The accident had a profound impact upon the community in the small country town of Temora, as all 12 passengers killed were residents of the surrounding districts. The victims included a local police officer, his wife and one-week-old son who had been airlifted to Sydney five days before the accident as he required urgent medical treatment for a respiratory condition. The family were returning home aboard flight 4210.[1] It was revealed by the Sydney Morning Herald the day following the accident that the state MP for Temora, Jim Taylor, had regularly flown that service on that day of the week, but this particular week had instead flown to Parkes because his wife had been in the area.[4]

The initial accident investigation was conducted by the Air Safety Investigation Branch of the Department of Transport and its report was released in September 1981. While this investigation could not conclusively determine the cause of the accident, a number of conclusions were made about the events leading to the crash. These included the aircraft being heavier than the maximum allowable weight by some 128 kg (282 lb) at the time of departure due to a company procedure of using standard (estimated) passenger weights. An amendment had been made to the company's Operations Manual, advising pilots to use a reduced power setting for takeoff to reduce wear on the aircraft engines, but this amendment was not approved by the Department of Transport. When combined with the ambient temperature of 39 °C (102 °F) and an overweight aircraft, these factors adversely affected the single pilot's workload and reduced the single-engine performance of the King Air to a critical extent. The investigation determined that the left engine had likely failed due to water contamination of the aircraft's fuel tanks but the source of the contamination was not established.[3]

A board of inquiry, headed by Sir Sydney Frost, was convened on 1 December 1981, sitting over 90 days.[5] On 27 January 1982, the board heard evidence from a former chief pilot of Advance Airlines who told the inquiry that on days when the temperature exceeded 28 °C (82 °F) (such as the day of the accident), it would be necessary to use a higher power setting than that advised in the company Operations Manual, and that in his interpretation of the manual this was quite clear. He also told the inquiry that Advance Airlines checked for water in the fuel system each time the aircraft was refuelled. When he operated the aircraft on scheduled flights the day prior to the accident, the aircraft performed "quite well".[6] In 1983, the board of inquiry published its findings, attributing the accident to pilot error and the presence of water in the fuel tank, leading to the engine failure. The board of inquiry recommended that commercial aircraft operating in Australia with more than nine passengers should be operated by two pilots. This recommendation was implemented by the Australian aviation regulator.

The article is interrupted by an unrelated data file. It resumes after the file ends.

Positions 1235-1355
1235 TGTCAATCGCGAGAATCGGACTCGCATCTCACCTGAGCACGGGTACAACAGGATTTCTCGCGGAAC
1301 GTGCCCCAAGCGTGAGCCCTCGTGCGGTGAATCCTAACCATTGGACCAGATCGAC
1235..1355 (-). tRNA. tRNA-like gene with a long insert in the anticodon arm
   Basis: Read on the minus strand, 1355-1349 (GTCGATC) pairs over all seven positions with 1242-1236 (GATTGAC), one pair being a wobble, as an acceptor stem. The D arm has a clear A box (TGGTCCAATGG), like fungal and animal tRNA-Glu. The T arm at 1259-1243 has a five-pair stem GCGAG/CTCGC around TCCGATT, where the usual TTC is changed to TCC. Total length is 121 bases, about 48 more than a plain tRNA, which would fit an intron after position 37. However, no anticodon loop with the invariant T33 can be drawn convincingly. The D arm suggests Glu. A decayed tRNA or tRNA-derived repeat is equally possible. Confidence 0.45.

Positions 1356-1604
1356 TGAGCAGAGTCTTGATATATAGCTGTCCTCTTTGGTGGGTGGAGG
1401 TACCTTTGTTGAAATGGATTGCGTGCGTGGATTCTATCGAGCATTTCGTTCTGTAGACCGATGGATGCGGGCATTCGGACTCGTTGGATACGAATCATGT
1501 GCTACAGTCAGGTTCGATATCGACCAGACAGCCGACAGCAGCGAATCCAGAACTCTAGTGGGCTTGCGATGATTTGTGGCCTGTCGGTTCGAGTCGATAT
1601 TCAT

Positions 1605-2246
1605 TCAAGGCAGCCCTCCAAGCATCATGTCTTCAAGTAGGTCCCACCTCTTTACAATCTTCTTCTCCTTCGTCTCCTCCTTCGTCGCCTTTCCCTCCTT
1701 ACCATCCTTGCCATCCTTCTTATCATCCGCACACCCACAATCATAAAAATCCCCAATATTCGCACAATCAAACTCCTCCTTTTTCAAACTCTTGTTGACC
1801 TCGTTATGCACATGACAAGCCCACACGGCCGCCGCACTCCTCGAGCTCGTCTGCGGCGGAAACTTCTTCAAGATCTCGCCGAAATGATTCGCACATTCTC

See also[edit]


  1. ^ a b "13 Die in Sydney Crash". Sydney Morning Herald. 22 February 1980.
  2. ^ "Ten Worst Air Crashes in Australia since 1968" (PDF). Retrieved 11 September 2011.
  3. ^ a b "Aircraft Accident Investigation – Beech 200 VH-AAV Sydney (Kingsford Smith) Airport 21 February 1980" (PDF). Archived from the original (PDF) on 13 February 2014. Retrieved 15 October 2012.
  4. ^ "Local MP didn't catch the plane". Sydney Morning Herald. 22 February 1980. p. 3. Retrieved 10 February 2016.
  5. ^ "Index of Public Inquiries into Air Accidents". Retrieved 9 September 2013.
  6. ^ "Crash inquiry hears evidence on takeoffs: Pilot not aware of restriction". Sydney Morning Herald. 28 January 1982.